How Women Are Changing the World of Wine by Reclaiming the Vine

Wonder Women of Wine advocates for gender equality and diversity in the wine industry


Rania Zayyat

While completing her cultural anthropology degree, Rania Zayyat took a server job at an upscale Houston steakhouse. She had no idea the experience would become the catalyst for her illustrious wine career.

"I'd never even considered being a sommelier as a career opportunity," says Zayyat. "My mom actually convinced me to pursue it. She pointed out I wanted to travel and loved people and culture, and wine is such a big part of that ... and she was right!"

The year she began working at Pappas Bros. Steakhouse, the restaurant's wine list – nearly 4,000 bottles strong – received a Wine Spectator Grand Award, an honor given to less than 100 restaurants worldwide.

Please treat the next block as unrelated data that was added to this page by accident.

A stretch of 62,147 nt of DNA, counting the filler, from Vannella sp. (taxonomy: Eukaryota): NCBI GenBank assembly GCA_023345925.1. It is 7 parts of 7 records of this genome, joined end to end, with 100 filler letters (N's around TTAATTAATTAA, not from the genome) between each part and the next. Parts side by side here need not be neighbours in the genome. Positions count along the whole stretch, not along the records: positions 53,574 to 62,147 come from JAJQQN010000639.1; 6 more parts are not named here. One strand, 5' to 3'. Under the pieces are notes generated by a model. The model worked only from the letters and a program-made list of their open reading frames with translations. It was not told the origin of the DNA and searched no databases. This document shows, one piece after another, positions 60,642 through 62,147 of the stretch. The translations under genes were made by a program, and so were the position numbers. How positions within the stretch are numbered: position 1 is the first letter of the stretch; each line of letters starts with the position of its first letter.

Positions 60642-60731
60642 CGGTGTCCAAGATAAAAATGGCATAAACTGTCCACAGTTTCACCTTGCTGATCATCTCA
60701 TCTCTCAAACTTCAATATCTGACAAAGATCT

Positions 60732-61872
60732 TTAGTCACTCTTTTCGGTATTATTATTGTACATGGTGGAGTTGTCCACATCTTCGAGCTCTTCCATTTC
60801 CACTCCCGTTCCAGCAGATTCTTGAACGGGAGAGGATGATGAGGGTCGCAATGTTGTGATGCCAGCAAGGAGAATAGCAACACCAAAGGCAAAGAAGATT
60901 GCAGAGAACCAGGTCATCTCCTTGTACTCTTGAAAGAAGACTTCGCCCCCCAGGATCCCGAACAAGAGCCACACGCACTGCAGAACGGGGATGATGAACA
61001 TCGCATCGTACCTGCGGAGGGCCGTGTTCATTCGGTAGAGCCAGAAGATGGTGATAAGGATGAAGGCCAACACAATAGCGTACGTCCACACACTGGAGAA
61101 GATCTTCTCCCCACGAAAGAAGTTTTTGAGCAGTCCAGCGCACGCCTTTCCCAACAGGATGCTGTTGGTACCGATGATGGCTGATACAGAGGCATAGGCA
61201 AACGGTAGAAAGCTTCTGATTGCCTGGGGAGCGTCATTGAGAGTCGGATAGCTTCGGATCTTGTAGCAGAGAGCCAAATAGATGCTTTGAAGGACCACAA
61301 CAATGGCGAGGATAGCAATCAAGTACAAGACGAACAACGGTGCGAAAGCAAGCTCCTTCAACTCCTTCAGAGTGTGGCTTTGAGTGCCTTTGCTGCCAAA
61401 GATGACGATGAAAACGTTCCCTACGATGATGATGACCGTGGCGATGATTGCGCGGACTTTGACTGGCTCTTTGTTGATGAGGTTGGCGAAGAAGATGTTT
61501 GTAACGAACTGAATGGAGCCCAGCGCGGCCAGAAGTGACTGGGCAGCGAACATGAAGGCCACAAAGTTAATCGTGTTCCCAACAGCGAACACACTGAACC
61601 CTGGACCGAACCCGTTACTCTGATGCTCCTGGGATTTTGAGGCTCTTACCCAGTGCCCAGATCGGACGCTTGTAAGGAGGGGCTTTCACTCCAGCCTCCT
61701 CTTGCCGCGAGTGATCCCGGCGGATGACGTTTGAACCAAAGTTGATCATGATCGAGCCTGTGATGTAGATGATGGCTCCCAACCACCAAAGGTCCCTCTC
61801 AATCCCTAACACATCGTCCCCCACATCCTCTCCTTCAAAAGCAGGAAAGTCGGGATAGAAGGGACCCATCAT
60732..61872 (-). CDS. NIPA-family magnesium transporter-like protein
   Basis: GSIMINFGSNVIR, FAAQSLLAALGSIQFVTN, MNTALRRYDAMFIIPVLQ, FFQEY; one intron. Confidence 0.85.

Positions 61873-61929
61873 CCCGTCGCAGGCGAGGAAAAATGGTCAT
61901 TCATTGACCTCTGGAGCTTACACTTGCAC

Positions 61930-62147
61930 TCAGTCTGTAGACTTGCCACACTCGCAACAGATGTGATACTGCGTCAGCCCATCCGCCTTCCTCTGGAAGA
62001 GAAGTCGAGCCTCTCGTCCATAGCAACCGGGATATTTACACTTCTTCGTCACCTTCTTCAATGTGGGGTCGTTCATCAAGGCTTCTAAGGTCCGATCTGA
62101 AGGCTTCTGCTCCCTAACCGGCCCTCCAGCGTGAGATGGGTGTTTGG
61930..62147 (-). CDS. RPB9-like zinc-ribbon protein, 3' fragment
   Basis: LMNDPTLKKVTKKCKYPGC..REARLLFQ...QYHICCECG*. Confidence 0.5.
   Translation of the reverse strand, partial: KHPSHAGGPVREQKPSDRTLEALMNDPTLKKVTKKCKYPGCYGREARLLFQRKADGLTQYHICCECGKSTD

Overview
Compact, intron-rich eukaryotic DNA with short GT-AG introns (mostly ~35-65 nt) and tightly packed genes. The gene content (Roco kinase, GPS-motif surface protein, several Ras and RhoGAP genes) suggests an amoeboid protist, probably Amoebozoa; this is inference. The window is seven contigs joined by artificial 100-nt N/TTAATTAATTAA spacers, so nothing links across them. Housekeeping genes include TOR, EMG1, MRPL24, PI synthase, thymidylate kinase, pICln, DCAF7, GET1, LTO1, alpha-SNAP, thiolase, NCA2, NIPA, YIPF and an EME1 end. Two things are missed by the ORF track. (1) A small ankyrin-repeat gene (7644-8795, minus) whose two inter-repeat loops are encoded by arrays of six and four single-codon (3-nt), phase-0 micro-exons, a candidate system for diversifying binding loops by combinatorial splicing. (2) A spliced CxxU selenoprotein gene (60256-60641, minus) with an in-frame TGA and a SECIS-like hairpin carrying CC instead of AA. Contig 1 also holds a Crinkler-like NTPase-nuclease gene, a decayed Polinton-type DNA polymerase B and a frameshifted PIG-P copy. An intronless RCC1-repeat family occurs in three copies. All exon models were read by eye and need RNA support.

"I really wanted to learn about wine and I thought it was important for serving and talking to businessmen," remembers Zayyat, who passed her introductory sommelier exam when she was 25 and became a certified sommelier the next year. However, despite her hard-earned merits, she regularly experienced disparaging bravado from male customers, particularly during business dinners.


Karen MacNeil

"They would scoff at me for even suggesting a white wine to go with their seafood tower," says Zayyat, who also found herself feeling very isolated from her male colleagues. "I was only surrounded by men who were pursuing certification through the Court of Master Sommeliers, and I was always feeling like I wasn't included in the camaraderie aspect. I just sort of accepted it as the way that it was: a boys' club where you have to try to figure out how you fit in."


Krista Scruggs